International Federation for Information Processing (IFIP) IFIP • Association for Computer Machinery, Special Interest Group: Computers and Society (SIGCAS) • Ethical and Professional Issues in Computing (EPIC) Electronic Privacy Information Center • Electronic Frontier Foundation (EFF) Electronic Frontier Foundation • International Center for Information Ethics (ICIE) • Directions and Implications in Advanced Computing (DIAC) • The Centre for Computing and Social Responsibility (CCSR) • Cyber-Rights and Cyber-liberties

Codes of Ethics in Computing

Information Technology managers are required to establish a set of ethical standards common to their organization. There are many examples of ethical code currently published that can be tailored to fit any organization. Code of ethics is an instrument that establishes a common ethical framework for a large group of people. Four well-known examples of Code of Ethics for IT professionals are listed below:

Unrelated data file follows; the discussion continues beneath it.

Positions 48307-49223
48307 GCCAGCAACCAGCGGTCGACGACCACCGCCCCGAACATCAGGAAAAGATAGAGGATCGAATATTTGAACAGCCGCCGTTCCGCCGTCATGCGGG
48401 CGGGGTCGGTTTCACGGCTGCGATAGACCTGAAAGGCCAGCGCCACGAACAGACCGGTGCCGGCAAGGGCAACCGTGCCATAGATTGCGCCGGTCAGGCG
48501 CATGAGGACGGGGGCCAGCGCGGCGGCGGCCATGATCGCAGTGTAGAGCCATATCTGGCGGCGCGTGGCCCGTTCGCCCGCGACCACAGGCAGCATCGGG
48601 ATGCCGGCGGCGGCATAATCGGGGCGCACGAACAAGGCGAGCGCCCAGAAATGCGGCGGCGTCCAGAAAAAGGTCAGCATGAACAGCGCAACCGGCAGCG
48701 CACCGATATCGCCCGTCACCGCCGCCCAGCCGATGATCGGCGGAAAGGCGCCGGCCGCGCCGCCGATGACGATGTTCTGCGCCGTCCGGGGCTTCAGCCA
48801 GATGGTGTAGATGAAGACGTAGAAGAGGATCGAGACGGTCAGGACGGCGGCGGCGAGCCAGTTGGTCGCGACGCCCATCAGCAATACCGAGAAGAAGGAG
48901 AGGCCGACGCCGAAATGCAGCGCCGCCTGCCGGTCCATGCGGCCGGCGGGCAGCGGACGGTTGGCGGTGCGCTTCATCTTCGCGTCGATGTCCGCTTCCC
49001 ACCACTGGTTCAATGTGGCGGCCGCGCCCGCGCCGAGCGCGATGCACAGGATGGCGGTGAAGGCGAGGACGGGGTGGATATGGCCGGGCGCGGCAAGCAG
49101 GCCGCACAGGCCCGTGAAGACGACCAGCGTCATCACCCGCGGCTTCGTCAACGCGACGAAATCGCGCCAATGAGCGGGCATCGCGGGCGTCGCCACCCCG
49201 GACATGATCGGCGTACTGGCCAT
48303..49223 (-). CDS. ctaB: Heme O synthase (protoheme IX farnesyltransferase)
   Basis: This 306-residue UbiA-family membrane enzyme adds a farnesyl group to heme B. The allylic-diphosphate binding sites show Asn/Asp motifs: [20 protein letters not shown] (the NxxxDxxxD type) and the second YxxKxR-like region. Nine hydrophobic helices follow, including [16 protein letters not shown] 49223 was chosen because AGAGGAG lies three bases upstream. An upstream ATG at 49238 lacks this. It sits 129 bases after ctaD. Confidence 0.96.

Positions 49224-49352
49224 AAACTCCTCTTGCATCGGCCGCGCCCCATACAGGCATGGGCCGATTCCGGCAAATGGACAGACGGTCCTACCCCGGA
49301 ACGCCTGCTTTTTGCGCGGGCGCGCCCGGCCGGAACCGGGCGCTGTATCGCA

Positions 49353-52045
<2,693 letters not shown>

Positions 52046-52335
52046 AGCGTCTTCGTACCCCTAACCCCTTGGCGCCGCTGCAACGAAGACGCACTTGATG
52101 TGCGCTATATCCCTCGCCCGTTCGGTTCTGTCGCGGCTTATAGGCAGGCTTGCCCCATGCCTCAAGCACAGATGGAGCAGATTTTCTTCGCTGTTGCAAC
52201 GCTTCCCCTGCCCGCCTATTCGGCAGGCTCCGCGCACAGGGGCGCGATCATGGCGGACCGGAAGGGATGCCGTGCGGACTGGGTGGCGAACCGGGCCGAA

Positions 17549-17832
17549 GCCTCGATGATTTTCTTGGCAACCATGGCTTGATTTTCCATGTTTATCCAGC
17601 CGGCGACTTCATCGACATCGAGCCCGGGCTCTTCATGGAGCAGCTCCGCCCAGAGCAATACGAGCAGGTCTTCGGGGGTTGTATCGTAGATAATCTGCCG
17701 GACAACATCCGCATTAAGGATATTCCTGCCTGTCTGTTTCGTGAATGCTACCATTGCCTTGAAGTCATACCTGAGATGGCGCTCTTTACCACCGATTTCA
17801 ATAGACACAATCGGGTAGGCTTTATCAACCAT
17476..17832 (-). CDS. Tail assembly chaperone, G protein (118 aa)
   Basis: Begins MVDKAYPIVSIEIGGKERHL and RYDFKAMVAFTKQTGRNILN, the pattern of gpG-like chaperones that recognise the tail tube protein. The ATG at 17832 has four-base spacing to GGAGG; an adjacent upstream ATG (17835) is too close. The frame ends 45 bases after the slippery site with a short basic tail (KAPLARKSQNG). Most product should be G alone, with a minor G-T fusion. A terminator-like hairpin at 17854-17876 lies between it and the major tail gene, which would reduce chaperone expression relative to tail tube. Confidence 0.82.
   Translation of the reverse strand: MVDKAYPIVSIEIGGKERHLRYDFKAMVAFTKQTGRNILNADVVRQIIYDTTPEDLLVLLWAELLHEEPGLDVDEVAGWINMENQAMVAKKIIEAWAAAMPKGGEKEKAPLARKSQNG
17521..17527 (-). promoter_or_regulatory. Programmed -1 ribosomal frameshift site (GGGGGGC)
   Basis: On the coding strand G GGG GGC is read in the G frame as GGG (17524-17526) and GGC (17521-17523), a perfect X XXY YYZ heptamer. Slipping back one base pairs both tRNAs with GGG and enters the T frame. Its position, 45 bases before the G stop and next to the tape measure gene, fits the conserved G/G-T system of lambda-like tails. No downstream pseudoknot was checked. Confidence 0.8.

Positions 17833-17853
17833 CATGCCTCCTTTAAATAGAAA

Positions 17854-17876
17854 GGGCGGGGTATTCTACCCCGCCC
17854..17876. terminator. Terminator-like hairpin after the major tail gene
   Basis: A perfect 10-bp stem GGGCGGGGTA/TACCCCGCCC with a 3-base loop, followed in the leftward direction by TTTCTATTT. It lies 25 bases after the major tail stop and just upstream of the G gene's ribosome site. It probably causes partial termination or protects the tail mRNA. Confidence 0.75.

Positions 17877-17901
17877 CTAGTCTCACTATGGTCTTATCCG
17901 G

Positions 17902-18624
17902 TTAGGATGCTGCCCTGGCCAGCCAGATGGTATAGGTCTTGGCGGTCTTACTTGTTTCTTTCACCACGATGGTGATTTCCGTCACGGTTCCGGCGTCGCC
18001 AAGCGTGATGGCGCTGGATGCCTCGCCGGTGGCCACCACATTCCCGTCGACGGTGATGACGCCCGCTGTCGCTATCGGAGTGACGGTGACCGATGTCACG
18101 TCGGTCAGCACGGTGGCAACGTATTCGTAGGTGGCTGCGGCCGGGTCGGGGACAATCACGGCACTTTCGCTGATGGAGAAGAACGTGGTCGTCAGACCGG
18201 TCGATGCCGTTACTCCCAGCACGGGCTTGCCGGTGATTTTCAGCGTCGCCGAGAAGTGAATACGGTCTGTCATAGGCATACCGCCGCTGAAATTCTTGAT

RFC 1087

In January 1989, the Internet Architecture Board (IAB) in RFC 1087 defines an activity as unethical and unacceptable if it:

  1. Seeks to gain unauthorized access to the resources of the Internet.
  2. Disrupts the intended use of the Internet.
  3. Wastes resources (people, capacity, computer) through such actions.
  4. Destroys the integrity of computer-based information, or
  5. Compromises the privacy of users (RFC 1087, 1989).[15]

The Code of Fair Information Practices

The Code of Fair Information Practices is based on five principles outlining the requirements for records keeping systems. This requirement was implemented in 1973 by the U.S. Department of Health, Education and Welfare.